National Day of Remembrance and Action on Violence against Women

Dec. 6 Fountain Commons 4.30-6.30


In 1989, fourteen young women were targeted and killed because of their gender in a mass shooting at l'École Polytechnique de Montréal. This hate crime led Parliament to designate December 6 as The National Day of Remembrance and Action on Violence against Women.

On December 6, we remember each of these women: Geneviève Bergeron, Hélène Colgan, Nathalie Croteau, Barbara Daigneault, Anne-Marie Edward, Maud Haviernick, Maryse Laganière, Maryse Leclair, Anne-Marie Lemay, Sonia Pelletier, Michèle Richard, Annie St-Arneault, Annie Turcotte, and Barbara Klucznik-Widajewicz.

Gender-based violence continues to be pervasive. The statistics are stark. One in three women worldwide experience physical or sexual violence. Emerging data show that all types of violence against women and girls, particularly domestic violence, have intensified since the outbreak of COVID-19, a phenomenon the United Nations has termed the Shadow Pandemic and that speaks to the gendered impacts of the pandemic.

In Canada, higher rates of violence against Indigenous women, girls, and 2SLGBTQQIA people remain part of the damaging systemic effects of colonialism. On November 25, the Native Women Association of Canada announced the launch of #AnswerTheCalls campaign for 16 Days of Activism on the 40th anniversary of the International Day for the Elimination of Violence Against Women. “This campaign will run until International Human Rights Day on December 10. For the next 16 days, we will demand real action be taken to answer the MMIWG Calls for Justice to end the violence against Indigenous women, girls, and gender-diverse people”

On December 6, we recommit our efforts to ending gender-based violence. Because of COVID-19 public health measures, we cannot commemorate the National Day of Remembrance and Action on Violence against Women as we normally would. Instead, Women’s and Gender Studies has organized an event that will gather members from various communities to share perspectives, insights, and plans for action against violence.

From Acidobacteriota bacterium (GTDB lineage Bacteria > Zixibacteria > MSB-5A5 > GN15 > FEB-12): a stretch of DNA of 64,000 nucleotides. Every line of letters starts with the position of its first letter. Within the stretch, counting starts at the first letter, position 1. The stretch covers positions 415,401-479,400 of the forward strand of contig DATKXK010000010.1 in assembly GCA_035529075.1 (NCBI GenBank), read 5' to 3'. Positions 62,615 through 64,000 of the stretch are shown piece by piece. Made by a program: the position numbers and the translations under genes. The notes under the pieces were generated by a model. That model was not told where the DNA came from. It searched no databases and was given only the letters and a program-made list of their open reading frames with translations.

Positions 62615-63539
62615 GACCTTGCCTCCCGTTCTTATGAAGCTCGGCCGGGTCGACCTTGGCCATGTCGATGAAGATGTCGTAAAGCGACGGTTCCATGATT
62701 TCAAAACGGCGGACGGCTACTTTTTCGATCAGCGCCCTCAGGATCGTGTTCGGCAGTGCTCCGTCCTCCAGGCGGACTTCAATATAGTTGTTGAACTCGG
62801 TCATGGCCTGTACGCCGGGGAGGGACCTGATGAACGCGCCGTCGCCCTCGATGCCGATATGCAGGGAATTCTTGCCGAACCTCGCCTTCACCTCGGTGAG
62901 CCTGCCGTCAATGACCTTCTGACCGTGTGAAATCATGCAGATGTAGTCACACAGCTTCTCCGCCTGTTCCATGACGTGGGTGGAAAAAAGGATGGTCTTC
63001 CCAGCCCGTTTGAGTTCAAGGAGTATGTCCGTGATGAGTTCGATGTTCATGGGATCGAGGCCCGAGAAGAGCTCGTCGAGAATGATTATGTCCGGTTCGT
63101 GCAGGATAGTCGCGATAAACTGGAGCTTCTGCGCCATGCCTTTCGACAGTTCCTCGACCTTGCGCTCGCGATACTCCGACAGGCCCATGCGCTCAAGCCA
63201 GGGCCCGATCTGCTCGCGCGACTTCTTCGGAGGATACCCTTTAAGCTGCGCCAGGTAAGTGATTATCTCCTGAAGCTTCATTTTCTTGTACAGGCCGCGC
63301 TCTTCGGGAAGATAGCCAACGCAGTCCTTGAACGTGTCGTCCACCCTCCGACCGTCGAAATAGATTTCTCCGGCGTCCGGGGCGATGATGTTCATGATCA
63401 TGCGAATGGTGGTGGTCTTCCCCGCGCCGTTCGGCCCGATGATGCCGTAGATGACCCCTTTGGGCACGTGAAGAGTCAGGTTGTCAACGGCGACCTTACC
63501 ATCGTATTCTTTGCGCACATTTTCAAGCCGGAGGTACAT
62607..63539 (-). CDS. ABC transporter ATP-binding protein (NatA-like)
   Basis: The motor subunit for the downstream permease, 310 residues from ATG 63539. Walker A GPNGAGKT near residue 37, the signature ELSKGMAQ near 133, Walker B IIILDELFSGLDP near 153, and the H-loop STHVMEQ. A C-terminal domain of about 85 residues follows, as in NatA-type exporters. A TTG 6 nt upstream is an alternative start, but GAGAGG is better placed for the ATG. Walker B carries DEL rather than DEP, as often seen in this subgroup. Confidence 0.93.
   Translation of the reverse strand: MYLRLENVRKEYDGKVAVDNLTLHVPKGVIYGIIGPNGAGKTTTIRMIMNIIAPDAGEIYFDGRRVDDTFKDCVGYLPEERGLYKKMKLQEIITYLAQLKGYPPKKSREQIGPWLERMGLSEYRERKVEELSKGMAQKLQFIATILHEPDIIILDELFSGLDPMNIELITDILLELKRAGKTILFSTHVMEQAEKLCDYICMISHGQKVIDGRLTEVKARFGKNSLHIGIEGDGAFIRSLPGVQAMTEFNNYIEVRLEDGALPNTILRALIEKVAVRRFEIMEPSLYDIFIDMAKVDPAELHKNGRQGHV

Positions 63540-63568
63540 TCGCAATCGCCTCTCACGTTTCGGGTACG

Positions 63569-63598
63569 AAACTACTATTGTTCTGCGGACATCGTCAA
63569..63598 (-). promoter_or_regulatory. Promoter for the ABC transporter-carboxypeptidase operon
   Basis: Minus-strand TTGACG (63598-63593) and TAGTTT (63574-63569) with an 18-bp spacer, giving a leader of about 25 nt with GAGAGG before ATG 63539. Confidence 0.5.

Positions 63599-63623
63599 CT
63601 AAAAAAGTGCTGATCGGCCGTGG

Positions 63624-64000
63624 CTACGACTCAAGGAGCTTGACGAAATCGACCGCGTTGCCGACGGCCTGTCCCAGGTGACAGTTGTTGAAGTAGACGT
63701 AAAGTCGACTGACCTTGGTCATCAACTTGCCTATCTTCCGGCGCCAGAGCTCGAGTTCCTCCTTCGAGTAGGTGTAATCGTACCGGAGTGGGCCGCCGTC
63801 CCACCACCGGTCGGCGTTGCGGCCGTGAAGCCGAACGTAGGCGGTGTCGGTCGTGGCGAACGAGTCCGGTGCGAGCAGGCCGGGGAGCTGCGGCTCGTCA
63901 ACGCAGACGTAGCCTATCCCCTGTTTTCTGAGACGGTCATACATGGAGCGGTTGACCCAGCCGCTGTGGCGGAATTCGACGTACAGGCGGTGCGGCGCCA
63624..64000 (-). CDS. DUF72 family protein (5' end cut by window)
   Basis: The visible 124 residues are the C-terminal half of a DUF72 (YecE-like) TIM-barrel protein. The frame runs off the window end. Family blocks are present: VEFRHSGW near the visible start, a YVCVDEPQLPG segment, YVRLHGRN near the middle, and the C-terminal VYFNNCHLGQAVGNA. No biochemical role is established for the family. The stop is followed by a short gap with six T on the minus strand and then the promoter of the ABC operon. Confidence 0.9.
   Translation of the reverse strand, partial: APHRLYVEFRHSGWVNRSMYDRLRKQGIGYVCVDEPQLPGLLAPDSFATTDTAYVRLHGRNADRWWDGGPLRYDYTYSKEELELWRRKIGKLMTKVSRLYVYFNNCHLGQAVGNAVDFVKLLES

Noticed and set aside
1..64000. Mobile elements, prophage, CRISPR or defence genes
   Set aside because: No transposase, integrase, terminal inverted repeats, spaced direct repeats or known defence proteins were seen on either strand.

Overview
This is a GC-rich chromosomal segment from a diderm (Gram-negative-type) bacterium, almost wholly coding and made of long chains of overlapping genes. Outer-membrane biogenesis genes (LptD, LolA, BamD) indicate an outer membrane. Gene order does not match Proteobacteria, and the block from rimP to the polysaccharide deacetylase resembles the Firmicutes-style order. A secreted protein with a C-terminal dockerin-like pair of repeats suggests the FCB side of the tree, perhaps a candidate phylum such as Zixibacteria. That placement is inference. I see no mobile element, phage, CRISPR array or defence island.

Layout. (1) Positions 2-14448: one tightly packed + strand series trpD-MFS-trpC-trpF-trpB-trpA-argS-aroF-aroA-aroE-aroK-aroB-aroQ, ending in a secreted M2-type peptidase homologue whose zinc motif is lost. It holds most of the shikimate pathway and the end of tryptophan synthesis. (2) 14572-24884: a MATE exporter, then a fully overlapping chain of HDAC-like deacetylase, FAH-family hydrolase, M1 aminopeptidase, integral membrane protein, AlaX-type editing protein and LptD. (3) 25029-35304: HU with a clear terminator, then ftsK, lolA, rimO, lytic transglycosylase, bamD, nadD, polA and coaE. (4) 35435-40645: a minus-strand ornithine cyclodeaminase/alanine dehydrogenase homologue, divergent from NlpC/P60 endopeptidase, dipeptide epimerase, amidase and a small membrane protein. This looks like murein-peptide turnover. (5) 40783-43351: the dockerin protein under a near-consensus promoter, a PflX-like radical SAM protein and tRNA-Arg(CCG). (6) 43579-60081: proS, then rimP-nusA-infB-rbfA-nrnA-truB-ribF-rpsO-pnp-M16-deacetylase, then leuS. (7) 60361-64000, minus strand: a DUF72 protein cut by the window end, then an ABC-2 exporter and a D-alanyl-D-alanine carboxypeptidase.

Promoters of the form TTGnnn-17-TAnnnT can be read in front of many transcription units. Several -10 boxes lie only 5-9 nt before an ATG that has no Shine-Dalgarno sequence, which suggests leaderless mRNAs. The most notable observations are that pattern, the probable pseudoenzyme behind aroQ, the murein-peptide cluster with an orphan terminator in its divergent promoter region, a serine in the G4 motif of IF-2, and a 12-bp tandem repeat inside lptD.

Participants will include Elder Carolyn Landry from the Annapolis Valley First Nation, Autumn Doucette from the Mi’kmaw Healing Family Healing Centre, Ginger MacPhee from Chrysalis House, Marjorie Lewis as the University Chaplain, Polly Leonard from the Equity Office, Jennie Rand from the School of Engineering, Kathryn Bell from Psychology, President Peter Ricketts, and Oonagh Proudfoot Executive Director from Alumni Affairs. The event is supported by WGST and the Office of the President.

If you have been impacted by violence and need support, there are resources both at Acadia and in the greater community available to you, including:

  • Acadia’sCounselling Centre offers free and confidential services for all Acadia students and is here to support your mental health needs.
  • If you have been impacted by sexualized violence, Acadia’s Sexualized Violence Response and Education Coordinatoroffers confidential support and advice and can be reached at:
  • The Avalon Sexual Assault Centre, located in Halifax, is a feminist organization working to eliminate sexual assault/abuse, and to change the current socio-political culture that fosters sexism, social injustice and other forms of oppression.
  • Chrysalis House is a local, non-profit grassroots organization that provides shelter, support, counselling, advocacy, and outreach for abused women and their children in Kings, Annapolis, and West Hants counties. You can call their 24 Hour Help Line at 902-679-1922 or toll-free at 1-800-264-8682
  • First Nations and Inuit Hope for Wellness Help Line: If you are feeling sad or distressed and want to talk, call 1-855-242-3310. Service is available in Cree, Ojibway, Inuktitut, English and French.
  • NS Mental Health Crisis Line is a toll free, 24/7 service delivered by the Mental Health Mobile Crisis Team (MHMCT). This provincial service provides crisis intervention for children, youth, and adults experiencing a mental health crisis or mental distress. Dial 1.888.429.8167


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